By Irina Slav
Earlier this year, the Biden administration said it planned to build offshore wind power generation capacity to the tune of 30 GW by 2030, creating more than 44,000 direct jobs and close to 33,000 indirect ones. To date, the United States has wind power capacity of 118 GW. Of this, only 42 MW is offshore wind. And According to IHS Markit, the 30 GW additional capacity target will almost certainly be missed.
Last year, the United States set a record in wind power capacity additions, at 14.2 GW added during the pandemic year. That was a continuation of another strong year in 2019, which also set a record in wind power additions, according to data from the Energy Information Bureau. However, the reason for this boom in wind power generation capacity was not a simple response to greater demand for wind power. In fact, the reason for the records set in both 2019 and 2020 was the looming phase-out of the production tax credit, which spurred the mass deployment of wind and solar installations.
In December, Congress extended the production tax credit, which provided wind farm operators with a credit of $0.025 per kWh, until the end of this year. There are other incentives available to the wind industry, too. The biggest is the investment tax credit, which covers between 12 and 30 percent of investment costs at the start of the project. As of December, Congress has established a 30-percent investment tax credit for projects that start construction by December 2025.
So, with so much government help for the wind power industry, the 30 GW target in offshore wind should be a no-brainer. Yet, there are other factors at play besides government incentives and it is these factors, according to IHS Markit, that would make hitting the 30 GW target impossible.
For starters, the permitting process for offshore wind projects is lengthy and complicated, IHS Markit’s Andre Utkin wrote in a recent analysis of the topic. Then, there are not enough manufacturing facilities for the turbines, blades, and other equipment that goes into a utility-scale wind farm. The installation process is also tricky: per U.S. legislation, only U.S.-flagged vessels can sail along the country’s coasts. And there are not enough U.S.-flagged wind turbine installation and service vessels, according to IHS’s Utkin.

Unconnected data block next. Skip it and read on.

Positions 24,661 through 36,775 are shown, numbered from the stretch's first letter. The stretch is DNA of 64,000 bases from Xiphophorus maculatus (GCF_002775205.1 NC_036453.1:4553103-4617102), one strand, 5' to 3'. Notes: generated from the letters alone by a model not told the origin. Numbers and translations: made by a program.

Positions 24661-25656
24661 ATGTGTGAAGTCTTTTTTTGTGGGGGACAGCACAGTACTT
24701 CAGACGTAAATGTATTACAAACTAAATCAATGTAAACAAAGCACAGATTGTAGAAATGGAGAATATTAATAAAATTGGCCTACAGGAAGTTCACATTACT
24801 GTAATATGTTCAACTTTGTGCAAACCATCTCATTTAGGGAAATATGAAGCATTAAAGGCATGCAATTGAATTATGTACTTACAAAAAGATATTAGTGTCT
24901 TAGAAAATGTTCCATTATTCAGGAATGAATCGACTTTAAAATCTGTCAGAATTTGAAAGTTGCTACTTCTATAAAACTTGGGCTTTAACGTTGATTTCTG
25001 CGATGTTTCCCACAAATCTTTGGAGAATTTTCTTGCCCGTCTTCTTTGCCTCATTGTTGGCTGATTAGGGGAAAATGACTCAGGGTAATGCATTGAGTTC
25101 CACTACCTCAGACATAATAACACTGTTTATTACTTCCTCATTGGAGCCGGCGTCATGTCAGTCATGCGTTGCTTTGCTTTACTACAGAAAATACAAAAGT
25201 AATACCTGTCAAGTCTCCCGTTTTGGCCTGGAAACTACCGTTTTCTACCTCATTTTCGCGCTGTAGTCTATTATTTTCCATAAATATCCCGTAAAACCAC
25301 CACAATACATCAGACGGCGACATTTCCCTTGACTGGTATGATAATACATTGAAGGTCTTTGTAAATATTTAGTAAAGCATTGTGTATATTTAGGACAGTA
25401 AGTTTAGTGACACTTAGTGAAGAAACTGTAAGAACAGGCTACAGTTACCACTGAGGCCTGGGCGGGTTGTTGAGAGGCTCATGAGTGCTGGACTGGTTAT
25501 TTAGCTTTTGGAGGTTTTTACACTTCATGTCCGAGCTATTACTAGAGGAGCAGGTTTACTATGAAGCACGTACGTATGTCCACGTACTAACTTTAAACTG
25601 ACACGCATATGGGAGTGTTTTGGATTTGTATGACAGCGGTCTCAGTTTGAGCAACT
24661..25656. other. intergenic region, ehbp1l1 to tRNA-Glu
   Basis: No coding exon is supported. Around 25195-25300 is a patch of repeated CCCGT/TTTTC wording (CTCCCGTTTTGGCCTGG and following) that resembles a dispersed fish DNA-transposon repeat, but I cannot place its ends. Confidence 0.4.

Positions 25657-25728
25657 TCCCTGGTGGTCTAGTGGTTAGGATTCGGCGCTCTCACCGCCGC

Then there is the issue of transmission infrastructure. This is insufficient to accommodate an additional 30 GW of wind power capacity, according to the research firm. The transmission infrastructure problem is a global one, by the way. Earlier this year, IHS’s Utkin reported that global offshore wind power capacity was set to expand sixfold by 2030 thanks to technological advances, cost reductions, and government incentives. However, he added, “the industry needs to rapidly develop and invest in new infrastructure to achieve these ambitious plans.”
Finally, there is a regulatory hurdle, albeit not an insurmountable one. The Bureau of Ocean Energy Management tends to conduct lengthy investigations of the impacts of wind farm construction on the environment, which will also likely delay projects.
In all fairness, many of these challenges can be dealt with by legislators, a majority—although slim—of whom are clearly in favor of building the country’s offshore wind power capacity. Some, however, are trickier because they do not depend on favorable policies. One example is the cost of building the necessary transmission infrastructure.
The recent $550-billion bipartisan infrastructure deal struck between the Senate and the White House envisages $73 billion in funding for clean energy generation and transmission. Yet copper prices are rising, and the offshore wind takes massive amounts of copper for its infrastructure. The $73 billion might simply be not enough for that and modernizing the U.S. aging grid.